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The search for the closest life-bearing exoplanets

Dr. Olivier Guyon
University of Arizona / NAOJ

There is now strong evidence that a significant fraction (probably >10%) of stars host potentially habitable planets with mass and surface temperature similar to Earth. A few nearby candidates, such as Prox Cen b, have already been identified, and are excellent targets for imaging and spectroscopy with future large telescopes.
Astronomers can now leverage multiple complementary techniques to identify habitable exoplanets and observe them. These can be combined to answer three main interconnected questions: (1) What is the statistical occurrence of habitable planets as a function of stellar type ? (2) Where are the nearest such planets ? (3) How can their atmospheres be characterized to reveal biological activity?
I will describe three specific emerging opportunities to answer these questions, enabled by recent technology advances. First, the PANOPTES project aims to deploy a ground-based network of low-cost wide-field imaging cameras for all-sky photometric monitoring to reveal transiting exoplanets. Second, the cubesat TOLIMAN astrometry mission will monitor the Alpha Cen system with sufficient precision to detect Earth-mass planet(s). Third, a photonic nulling optical circuit deployed on large ground and space telescopes, will remove the bright starlight and direct the exoplanet light to a spectrograph for identification of biomarkers.

New Bldg. A 2F Conf. room A (1257), Via Zoom

※通常と曜日が異なりますので、ご注意下さい。

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ESCAPADE: A twin small spacecraft mission to unveil Mars' hybrid magnetospher

原 拓也
University of California, Berkeley

ESCAPADE (Escape and Plasma Acceleration and Dynamics Explorers) is a Category 3 Class D Tailored small satellite mission selected under the SIMPLEX program and funded by NASA's Heliophysics division. ESCAPADE is a twin-spacecraft Mars mission concept that will revolutionize our understanding of how upstream solar wind momentum and energy flows throughout Mars' unique hybrid magnetosphere to drive ion and neutral escape to space, two processes which have helped shape Mars' climate evolution over solar system history. ESCAPADE will measure magnetic field strength and topology, ion distributions as well as suprathermal electron flows and thermal electron and ion densities, from precessing elliptical orbits. Our strategically-designed 11-months, 2-part scientific campaigns of temporally and spatially-separated multipoint measurements in different regions of Mars' diverse plasma environment, will allow the cause-and-effect of solar wind control of ion and neutral escape to be unraveled for the first time. ESCAPADE is due to launch in mid-2024, which is similar to Japanese MMX (Mars Moons eXploration) mission. This presentation will share the overview and current status of the ESCAPADE mission, and show the upcoming "golden" era that the multiple spacecraft (e.g., ESA's Mars Express (MEX), NASA's MAVEN, ESCAPADE, and JAXA's MMX, etc.), can simultaneously measure Mars' unique hybrid magnetosphere and ionosphere in the late-2020s.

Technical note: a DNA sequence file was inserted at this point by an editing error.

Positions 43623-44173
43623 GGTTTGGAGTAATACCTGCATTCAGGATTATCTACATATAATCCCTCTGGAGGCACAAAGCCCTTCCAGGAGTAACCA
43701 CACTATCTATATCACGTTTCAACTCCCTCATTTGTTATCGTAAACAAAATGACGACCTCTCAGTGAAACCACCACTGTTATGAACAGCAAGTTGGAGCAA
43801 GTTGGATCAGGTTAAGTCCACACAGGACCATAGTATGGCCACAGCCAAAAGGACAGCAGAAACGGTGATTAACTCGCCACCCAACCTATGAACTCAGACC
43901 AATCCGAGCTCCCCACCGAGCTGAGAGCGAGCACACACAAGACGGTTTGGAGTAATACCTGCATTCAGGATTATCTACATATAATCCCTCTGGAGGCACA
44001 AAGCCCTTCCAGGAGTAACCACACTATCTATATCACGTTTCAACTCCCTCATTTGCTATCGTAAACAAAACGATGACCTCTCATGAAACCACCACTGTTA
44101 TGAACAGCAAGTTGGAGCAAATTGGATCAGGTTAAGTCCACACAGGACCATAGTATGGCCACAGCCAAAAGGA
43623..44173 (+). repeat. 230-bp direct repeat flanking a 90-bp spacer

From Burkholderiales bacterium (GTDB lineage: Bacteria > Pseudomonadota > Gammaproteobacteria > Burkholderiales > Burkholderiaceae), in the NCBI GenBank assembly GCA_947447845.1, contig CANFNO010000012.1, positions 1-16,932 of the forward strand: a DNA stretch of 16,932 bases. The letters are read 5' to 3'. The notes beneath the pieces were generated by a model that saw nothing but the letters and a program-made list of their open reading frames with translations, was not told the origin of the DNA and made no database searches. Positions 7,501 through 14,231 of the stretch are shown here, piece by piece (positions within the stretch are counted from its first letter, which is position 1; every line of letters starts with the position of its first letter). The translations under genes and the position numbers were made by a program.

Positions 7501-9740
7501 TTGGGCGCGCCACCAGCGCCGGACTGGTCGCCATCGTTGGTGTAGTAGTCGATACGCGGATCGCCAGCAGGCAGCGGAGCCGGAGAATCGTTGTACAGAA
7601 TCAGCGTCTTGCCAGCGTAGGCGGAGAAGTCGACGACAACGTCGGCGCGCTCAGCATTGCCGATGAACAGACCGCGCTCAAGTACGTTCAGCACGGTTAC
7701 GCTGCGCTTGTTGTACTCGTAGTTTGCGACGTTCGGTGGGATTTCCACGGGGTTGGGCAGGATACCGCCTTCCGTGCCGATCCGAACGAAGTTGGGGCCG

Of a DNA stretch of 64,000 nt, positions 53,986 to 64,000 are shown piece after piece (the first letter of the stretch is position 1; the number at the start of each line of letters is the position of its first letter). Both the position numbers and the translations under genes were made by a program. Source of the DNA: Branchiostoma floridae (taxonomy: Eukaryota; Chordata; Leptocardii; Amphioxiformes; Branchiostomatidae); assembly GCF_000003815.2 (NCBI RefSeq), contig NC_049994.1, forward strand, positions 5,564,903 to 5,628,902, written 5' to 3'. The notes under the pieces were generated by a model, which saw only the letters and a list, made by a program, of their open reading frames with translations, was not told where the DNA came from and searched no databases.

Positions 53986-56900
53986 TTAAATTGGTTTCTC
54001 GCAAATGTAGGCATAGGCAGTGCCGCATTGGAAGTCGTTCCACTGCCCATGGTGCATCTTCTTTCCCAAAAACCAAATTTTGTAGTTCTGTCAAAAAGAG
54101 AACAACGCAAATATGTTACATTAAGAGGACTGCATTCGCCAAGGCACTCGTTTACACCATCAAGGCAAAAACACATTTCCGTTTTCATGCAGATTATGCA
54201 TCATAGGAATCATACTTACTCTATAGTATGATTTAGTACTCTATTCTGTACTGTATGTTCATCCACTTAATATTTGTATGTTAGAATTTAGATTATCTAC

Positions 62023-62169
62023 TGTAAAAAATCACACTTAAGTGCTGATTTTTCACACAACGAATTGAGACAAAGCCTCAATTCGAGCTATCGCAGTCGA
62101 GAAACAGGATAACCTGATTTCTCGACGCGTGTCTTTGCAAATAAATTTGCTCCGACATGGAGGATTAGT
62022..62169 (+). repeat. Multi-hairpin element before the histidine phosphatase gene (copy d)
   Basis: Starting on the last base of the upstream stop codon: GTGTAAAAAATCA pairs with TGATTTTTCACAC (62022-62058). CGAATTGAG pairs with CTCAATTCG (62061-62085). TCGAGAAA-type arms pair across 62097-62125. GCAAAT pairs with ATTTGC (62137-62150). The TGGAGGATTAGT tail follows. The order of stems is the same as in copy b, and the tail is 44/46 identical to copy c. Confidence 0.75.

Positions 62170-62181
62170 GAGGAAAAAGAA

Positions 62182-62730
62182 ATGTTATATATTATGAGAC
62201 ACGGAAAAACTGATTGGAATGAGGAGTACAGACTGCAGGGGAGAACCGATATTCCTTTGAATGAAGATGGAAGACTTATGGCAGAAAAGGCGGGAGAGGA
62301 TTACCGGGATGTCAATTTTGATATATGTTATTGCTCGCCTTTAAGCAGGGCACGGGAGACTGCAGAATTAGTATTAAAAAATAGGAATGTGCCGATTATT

New Bldg. A 2F Conf. room A (1257), Via Zoom

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The LIFE initiative - atmospheric characterization of terrestrial exoplanets in the mid-infrared with a large space-based nulling interferometer

Sascha P. Quanz
ETH Zurich

The international LIFE initiative has the goal to develop the science, the technology and a roadmap for an ambitious mid-infrared nulling interferometer space mission. Such a mission will allow humankind to detect and characterize the atmospheres of hundreds of nearby extrasolar planets - including dozens that are similar to Earth - by probing the objects' thermal emission spectra. As underlined in the "Voyage 2050" recommendations from the ESA Senior Committee, the direct detection of the thermal emission of temperate terrestrial exoplanets is given very high scientific priority in ESA's future science program and is considered as a candidate theme for a future L-class mission. By now, the LIFE initiative is supported by more than 300 international colleagues from various ESA member states, the USA, Japan, Canada, and Australia. In this talk I will summarize the current status of the activities. Special emphasis will be put on the unique discovery space for a large mid-infrared exoplanet mission, in particular for the detection and characterization of terrestrial exoplanets similar to Earth and Venus in the Solar System and the search for atmospheric biosignatures. Synergies between LIFE, ground-based efforts with the ELTs, and future ESA and NASA missions will be discussed and an overview of ongoing technology developments and related challenges will be given.